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Sale of Osprey Packs marks yet another public-company acquisition of a Colorado-raised outdoor company

Mike Pfotenhauer, Marilyn Jones and one unknown person at the Dolores Factory circa 1990.
Courtesy Osprey
Mike Pfotenhauer, Marilyn Jones and one unknown person at the Dolores Factory circa 1990.

This story was originally published in The Colorado Sun.

Osprey Packs, a 47-year-old pack maker in Cortez, has sold to publicly traded consumer company Helen of Troy for $414 million.

It’s the latest in a growing list of out-of-state, publicly traded companies buying Colorado outdoor businesses since last year. Compass Diversified spent $454 million to buy Denver-based Boa Technology last fall, marking one of the largest ever deals for a Colorado outdoors company. Earlier this year, outdoor conglomerate Vista Outdoors acquired Eagle electric bike maker QuietKat for an undisclosed sum. And Camping World Holdings, the country’s largest RV dealer, bought Montrose’s Nomad Reservations, which offered both travelers and RV park managers an online reservation system. (Terms of that deal also were not disclosed)

Nathan Fey, the director of Colorado’s Outdoor Recreation Industry Office, said outdoor-minded consumers have never been more tuned in to companies that practice the sustainability and social ideals that mirror their values.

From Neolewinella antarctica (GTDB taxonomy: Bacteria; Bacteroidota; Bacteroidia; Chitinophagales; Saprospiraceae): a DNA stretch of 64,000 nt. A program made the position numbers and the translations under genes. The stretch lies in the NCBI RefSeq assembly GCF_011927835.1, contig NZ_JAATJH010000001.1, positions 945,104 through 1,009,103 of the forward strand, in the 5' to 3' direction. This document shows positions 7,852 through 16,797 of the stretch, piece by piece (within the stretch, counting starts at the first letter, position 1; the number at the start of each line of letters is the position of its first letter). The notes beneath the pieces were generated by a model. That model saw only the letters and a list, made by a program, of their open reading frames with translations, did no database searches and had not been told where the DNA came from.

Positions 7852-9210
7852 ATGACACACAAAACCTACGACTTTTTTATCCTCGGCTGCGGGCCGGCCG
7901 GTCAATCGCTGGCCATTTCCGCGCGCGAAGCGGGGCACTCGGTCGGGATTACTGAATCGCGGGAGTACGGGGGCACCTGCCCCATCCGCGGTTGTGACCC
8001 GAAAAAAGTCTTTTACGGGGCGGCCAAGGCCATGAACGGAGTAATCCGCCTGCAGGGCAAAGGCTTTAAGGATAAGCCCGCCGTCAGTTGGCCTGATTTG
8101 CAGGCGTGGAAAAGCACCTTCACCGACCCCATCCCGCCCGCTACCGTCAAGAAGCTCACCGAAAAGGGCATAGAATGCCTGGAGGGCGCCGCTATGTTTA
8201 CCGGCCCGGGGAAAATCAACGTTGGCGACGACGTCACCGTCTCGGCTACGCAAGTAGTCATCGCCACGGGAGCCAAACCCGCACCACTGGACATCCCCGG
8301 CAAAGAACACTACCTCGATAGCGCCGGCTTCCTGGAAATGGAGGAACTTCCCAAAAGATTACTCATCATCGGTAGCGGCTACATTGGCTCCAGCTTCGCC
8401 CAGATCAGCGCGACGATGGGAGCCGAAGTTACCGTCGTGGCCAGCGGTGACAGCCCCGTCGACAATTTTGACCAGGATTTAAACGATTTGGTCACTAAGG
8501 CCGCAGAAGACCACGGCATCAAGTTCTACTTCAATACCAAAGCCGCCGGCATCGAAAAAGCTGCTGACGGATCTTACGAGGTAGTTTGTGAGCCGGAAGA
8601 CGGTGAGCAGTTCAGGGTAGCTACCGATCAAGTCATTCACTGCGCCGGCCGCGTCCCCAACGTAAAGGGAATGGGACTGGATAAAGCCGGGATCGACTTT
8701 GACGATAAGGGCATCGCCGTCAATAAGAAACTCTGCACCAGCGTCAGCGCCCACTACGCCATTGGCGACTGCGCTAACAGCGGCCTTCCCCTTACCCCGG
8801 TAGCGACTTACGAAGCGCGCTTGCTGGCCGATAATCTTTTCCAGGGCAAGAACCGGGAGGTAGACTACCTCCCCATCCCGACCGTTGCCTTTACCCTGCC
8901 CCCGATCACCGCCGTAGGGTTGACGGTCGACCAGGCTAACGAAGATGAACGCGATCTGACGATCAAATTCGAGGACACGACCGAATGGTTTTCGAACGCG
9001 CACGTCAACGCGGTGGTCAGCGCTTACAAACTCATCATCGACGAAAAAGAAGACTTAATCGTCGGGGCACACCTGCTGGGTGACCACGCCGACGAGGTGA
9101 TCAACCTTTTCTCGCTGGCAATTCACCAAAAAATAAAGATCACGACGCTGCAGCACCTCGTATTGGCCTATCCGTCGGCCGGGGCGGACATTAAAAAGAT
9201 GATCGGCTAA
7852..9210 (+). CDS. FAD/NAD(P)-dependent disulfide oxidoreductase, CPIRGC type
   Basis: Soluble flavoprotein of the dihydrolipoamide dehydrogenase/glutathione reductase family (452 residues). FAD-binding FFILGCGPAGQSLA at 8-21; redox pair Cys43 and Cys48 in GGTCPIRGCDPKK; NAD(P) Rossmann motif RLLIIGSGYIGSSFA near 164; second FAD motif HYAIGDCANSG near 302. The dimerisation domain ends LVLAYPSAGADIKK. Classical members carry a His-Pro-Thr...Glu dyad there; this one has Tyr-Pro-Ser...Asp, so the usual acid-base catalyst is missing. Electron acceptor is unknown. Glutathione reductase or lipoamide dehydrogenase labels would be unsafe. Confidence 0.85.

“And companies are wanting to establish themselves in communities that reflect those same values, and where built or natural recreational assets are accessible,” Fey said. “We continue to see outdoor recreation businesses of all sizes choose to plant their stake in Colorado and grow into global leaders. We also see successful acquisitions of these businesses which in many cases benefits the owners and employees as well as the stature of Colorado as a global leader.”

Mike Pfotenhauer has approved every hiking, biking, backpacking and hydration pack design offered by Osprey Packs since he founded the company in 1974. Back then he was building packs out of his rental home in Santa Cruz. As demand increased he moved Osprey Packs to Dolores and then Cortez, where he employed dozens of skilled Navajo workers. In the early 2000s, Pfotenhauer moved production — and his family — to Vietnam, where the company employed thousands of people.

Osprey was founded “with the dream of creating the perfect pack,” Pfotenhauer said in a statement announcing the sale.

“Osprey’s top-quality, high-performance, innovative gear is a reflection of the brand’s love of adventure and devotion to the outdoors,” Pfotenhauer said in the statement. “Today’s announcement is a natural next step as we look to build Osprey further. I know it will be in good hands with Helen of Troy, with its proven stewardship of outstanding brands and global scale. Its culture and values are highly consistent with Osprey.”

"The Osprey sale validates something many of us inside rural Colorado have known for a while — we produce outstanding outdoor industry companies."
Jamie Finney, Greater Colorado Venture Fund